What: Shares of FireEye (NASDAQ:FEYE) fell 32.1% last month, according to data provided by S&P Global Market Intelligence. The cybersecurity specialist's intensifying competition and decelerating growth are leading investors to seek safety elsewhere.
So what: FireEye's January swoon is part of a larger six-month decline, during which the company's stock has lost more than 70% of its value.
Slowing billings growth -- an important measure of future revenue -- led to shares getting crushed after FireEye released its third-quarter results in early November. Third-quarter billings of $210.6 million missed the company's own guidance range of $225 million to $230 million. Worse still, management slashed its full-year 2015 billings guidance to $780 million to $800 million, down from its previous forecast of $840 million to $850 million.
That appears to have stoked investors' fears regarding whether FireEye can continue to successfully compete against its larger rivals. Palo Alto Networks (NYSE:PANW) is a particularly worrisome threat, as the company offers a more integrated suite of cybersecurity services centered on its best-in-class firewall technology. In addition, Palo Alto Networks is working to improve its offerings via acquisitions, such as its 2014 purchase of cyber-threat-detection company Cyvera.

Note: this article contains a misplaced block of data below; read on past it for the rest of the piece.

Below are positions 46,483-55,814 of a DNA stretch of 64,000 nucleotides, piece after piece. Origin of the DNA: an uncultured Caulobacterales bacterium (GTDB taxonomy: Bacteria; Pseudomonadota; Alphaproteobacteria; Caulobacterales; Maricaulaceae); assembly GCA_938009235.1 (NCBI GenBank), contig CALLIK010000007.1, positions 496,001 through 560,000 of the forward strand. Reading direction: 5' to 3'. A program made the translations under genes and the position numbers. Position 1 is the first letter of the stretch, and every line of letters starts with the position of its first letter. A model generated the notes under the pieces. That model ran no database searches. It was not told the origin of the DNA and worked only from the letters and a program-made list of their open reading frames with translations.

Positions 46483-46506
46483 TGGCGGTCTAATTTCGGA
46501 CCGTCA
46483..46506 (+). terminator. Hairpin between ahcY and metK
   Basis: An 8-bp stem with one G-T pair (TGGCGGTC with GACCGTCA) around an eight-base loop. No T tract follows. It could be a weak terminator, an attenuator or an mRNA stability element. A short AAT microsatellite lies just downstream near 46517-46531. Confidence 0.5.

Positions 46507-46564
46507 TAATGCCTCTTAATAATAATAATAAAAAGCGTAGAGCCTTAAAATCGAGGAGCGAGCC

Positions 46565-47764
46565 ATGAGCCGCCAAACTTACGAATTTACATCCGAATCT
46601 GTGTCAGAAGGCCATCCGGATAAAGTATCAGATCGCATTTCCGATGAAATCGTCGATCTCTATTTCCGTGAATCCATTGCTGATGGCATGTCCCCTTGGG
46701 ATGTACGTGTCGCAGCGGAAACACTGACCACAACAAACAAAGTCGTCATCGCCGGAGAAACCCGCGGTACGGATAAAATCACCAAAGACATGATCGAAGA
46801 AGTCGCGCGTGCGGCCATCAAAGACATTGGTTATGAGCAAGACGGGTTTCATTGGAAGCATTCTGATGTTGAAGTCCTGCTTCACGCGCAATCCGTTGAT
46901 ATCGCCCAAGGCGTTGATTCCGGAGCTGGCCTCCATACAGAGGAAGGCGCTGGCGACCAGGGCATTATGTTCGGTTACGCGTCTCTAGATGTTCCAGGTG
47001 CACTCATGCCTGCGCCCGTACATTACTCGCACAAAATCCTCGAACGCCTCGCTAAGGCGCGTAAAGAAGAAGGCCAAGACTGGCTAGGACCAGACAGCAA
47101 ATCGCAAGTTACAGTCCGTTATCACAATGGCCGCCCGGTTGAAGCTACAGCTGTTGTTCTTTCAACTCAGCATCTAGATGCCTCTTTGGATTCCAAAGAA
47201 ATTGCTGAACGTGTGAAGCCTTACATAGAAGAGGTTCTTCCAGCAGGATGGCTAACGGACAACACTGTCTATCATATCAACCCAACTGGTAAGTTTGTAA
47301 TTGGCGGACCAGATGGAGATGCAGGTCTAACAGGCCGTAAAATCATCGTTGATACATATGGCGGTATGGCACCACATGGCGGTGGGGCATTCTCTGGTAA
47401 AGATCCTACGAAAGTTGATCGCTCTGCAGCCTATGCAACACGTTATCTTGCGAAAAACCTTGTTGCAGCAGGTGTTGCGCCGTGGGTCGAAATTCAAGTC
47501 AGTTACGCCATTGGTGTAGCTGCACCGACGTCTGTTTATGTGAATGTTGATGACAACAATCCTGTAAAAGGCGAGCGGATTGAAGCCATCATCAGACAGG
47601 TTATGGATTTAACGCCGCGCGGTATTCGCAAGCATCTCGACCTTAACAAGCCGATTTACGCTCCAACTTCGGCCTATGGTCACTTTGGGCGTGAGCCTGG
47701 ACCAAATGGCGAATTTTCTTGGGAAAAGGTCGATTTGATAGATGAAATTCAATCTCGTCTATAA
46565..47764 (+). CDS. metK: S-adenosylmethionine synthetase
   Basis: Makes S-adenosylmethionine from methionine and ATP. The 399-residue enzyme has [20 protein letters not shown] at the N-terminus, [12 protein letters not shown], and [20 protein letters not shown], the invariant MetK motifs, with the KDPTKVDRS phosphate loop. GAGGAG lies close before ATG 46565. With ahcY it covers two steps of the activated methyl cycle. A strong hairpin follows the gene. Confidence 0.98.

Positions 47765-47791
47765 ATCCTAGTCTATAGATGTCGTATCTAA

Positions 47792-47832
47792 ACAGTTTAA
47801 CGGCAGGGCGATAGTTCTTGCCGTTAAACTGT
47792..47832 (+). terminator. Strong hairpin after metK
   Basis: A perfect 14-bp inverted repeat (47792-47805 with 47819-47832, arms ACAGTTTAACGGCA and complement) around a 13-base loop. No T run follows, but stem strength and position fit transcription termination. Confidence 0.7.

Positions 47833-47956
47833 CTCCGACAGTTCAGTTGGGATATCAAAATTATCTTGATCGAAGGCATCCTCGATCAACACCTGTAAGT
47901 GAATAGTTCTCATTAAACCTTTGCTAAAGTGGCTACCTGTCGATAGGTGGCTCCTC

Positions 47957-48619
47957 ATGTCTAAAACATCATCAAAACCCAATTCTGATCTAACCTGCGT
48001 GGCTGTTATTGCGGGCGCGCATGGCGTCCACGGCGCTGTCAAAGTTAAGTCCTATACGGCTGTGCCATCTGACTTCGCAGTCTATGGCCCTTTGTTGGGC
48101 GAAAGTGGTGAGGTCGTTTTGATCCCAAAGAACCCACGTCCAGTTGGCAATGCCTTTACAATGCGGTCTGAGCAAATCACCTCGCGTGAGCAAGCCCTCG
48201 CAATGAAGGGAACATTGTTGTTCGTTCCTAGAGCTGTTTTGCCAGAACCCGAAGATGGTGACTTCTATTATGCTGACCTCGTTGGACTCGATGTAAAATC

FireEye is taking aggressive action to meet this threat, as it too is using acquisitions to bolster its cybersecurity abilities. In fact, FireEye acquired cyber intelligence leader iSIGHT Partners in January, and just days ago announced a deal to acquire Invotas International, a leading provider of security automation technology. Investors so far appear unimpressed with these moves, but they should help to strengthen FireEye's competitive positioning.
Now what: The downturn has continued into February, with FireEye's shares losing nearly 20% of their value so far this month.
Whether this vicious decline continues will surely be affected by FireEye's upcoming fourth-quarter earnings release and conference call, which are scheduled to take place after the market close on Feb. 11. Investors will be eager to hear more from management regarding its full year 2016 outlook for billings growth and other key performance metrics.
Joe Tenebruso has no position in any stocks mentioned. The Motley Fool owns shares of and recommends FireEye. The Motley Fool recommends Palo Alto Networks. Try any of our Foolish newsletter services free for 30 days. We Fools may not all hold the same opinions, but we all believe that considering a diverse range of insights makes us better investors. The Motley Fool has a disclosure policy.